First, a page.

Patrons in McKinney?s store are especially concerned about the presence of parabens—a common preservative found in personal care products—in their lotions and shower gels, and aluminum in their deodorants. The co-op responds by answering customer?s questions and making sure the products they want are available to them. ?The paraben issue comes up a lot,? says McKinney. ?Once customers have learned about parabens, they usually try hard to avoid them.? For this reason, organic brands such as Dr. Hauschka and Weleda are top sellers in the co-op. ?We also don?t carry any aluminum deodorants in the store,? says McKinney.

The small chain
Mustard Seed Market, Akron and Solon, Ohio
Average store size: 35,000 square feet
Trend: Organic personal care and heavily marketed products
Mustard Seed Market?s main product trend is found in organic HABA lines. ?People come to Mustard Seed to buy organic food and are also starting to buy organic HABA. We?ve had success with companies that have strict organic standards, like Weleda, Aubrey and Druide. The customers are very happy with their products,? says Kathy Doorman, HABA buyer for Mustard Seed.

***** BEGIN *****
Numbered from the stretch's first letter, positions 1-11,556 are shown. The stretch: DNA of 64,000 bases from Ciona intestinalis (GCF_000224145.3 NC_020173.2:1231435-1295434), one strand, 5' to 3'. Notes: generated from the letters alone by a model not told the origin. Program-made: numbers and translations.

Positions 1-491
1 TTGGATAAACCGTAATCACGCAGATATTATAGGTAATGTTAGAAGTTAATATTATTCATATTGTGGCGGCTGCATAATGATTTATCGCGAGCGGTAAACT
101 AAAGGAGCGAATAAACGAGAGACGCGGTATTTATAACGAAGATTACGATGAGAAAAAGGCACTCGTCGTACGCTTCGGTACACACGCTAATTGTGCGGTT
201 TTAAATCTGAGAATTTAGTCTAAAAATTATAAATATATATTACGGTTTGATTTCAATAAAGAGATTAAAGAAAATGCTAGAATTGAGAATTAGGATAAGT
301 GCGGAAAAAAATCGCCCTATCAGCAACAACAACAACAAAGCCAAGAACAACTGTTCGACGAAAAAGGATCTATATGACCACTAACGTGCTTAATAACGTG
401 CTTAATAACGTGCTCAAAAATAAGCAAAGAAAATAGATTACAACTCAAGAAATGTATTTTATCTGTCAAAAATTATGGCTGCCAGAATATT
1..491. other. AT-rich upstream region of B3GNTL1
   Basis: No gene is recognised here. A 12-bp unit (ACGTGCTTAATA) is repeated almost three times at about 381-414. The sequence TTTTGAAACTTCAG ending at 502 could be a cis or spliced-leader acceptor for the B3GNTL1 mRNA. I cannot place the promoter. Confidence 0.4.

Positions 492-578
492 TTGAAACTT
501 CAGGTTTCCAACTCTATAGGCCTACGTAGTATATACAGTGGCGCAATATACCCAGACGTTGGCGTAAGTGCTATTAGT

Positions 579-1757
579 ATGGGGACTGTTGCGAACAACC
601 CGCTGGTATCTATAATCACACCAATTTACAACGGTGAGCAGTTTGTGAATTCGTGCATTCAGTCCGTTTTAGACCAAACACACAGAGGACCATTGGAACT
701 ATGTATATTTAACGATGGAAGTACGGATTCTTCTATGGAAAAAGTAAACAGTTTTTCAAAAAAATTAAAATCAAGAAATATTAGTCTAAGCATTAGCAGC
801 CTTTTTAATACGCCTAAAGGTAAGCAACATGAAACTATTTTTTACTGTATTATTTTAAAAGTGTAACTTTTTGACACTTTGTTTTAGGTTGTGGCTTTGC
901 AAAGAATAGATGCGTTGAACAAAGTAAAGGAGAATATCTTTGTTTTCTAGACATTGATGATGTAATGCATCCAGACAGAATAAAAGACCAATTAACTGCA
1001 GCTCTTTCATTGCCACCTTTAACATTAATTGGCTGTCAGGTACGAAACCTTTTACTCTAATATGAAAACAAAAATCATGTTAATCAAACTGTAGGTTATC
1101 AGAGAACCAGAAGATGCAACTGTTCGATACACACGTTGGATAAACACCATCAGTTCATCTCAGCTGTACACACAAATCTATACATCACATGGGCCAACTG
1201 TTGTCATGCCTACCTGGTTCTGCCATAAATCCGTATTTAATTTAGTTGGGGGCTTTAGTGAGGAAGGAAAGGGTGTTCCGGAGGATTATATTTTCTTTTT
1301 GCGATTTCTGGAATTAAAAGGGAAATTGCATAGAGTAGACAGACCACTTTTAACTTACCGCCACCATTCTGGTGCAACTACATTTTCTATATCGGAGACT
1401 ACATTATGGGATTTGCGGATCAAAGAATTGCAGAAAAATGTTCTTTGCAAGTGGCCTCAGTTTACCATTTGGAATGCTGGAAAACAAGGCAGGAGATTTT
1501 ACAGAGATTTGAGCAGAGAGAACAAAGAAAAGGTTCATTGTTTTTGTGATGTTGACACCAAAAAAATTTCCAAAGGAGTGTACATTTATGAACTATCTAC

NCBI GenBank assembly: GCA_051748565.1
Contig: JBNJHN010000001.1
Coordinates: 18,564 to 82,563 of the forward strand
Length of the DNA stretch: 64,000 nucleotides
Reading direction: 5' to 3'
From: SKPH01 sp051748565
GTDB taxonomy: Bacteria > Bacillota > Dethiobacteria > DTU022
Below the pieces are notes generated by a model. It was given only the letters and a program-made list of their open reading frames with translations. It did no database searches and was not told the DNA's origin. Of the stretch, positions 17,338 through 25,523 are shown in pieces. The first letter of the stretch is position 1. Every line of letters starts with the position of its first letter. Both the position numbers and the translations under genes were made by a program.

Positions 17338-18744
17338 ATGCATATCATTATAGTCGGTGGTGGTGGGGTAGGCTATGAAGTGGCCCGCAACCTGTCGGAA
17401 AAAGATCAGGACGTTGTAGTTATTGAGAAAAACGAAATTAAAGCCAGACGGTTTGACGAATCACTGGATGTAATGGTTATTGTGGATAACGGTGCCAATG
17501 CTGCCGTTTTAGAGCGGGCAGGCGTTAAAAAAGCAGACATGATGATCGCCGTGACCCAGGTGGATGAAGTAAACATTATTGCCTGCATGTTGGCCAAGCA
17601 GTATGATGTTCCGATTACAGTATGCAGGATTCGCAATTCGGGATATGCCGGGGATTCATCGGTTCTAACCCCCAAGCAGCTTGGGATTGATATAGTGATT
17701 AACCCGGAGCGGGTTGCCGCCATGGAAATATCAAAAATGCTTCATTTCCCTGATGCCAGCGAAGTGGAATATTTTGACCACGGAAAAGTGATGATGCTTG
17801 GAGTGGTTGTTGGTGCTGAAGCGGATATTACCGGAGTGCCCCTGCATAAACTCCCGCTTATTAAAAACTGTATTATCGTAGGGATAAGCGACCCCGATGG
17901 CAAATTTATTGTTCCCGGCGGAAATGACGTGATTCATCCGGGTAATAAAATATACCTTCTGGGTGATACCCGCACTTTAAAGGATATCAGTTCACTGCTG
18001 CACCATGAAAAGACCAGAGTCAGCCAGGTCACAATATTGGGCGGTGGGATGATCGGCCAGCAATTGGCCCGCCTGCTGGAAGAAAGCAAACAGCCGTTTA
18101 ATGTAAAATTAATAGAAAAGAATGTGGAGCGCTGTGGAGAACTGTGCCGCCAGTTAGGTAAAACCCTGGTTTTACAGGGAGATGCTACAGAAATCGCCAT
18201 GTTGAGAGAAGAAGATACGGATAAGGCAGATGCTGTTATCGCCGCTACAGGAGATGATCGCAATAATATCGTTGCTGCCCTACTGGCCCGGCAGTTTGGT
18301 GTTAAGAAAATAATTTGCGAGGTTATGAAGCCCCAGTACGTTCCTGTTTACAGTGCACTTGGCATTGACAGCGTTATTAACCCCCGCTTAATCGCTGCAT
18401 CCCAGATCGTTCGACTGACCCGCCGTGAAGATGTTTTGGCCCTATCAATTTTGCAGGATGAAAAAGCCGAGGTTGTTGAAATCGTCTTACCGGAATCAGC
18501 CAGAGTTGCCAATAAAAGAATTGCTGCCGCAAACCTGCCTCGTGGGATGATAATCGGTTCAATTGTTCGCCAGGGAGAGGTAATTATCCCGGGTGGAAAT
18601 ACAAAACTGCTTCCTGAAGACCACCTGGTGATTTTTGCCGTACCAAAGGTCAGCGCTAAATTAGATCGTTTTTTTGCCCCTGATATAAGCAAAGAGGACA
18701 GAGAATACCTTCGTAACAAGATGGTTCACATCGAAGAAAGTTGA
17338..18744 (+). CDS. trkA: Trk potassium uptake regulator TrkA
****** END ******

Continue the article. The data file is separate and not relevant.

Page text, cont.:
However, Doorman attributes the stores? 6 percent increase in HABA sales not entirely to organic products, but also to an insistent marketing campaign Mustard Seed initiated in the last year. ?We have been very aggressive in promotions and very careful to bring in new and exciting products for the customers. If products are marketed and promoted correctly, it really drives sales, especially in HABA,? she says.

The corporate giant
Whole Foods Market
Locations: 162 stores in the United States and the United Kingdom
Average store size: 26,000 square feet
Trend: Organic products and local concerns
Whole Foods Market is the biggest natural foods corporation in the world. Tracy Reazer, body care specialist and merchandiser at the Whole Foods Market in Boulder, Colo., says each store within the chain experiences different trends, mainly due to location. ?Different areas have unique concerns that create trends specific to that area,? she says. For instance, because of Boulder County?s high incidence of West Nile disease, a mosquito-borne illness, Bite Blocker has been a popular buy. ?It?s flying out the doors because consumers are worried about West Nile, but also don?t want to use DEET to ward off mosquitoes,? says Mary Kennedy, associate team leader at the Boulder Whole Foods.

Also, as in many of the various sized stores noted above, customers in Boulder are looking for clean, chemical-free products, and Kennedy attributes the store?s 25 percent increase in HABA sales to customers growing more concerned about ingredients and coming to Whole Foods to find pure products.

Besides a sprinkling of smaller trends, it seems organic HABA products are driving the market. So remember to look for the O-word when stocking your shelves.

Christine Spehar is a free-lance writer in Boulder, Colo.

Natural Foods Merchandiser volume XXV/number 12/p. 34, 36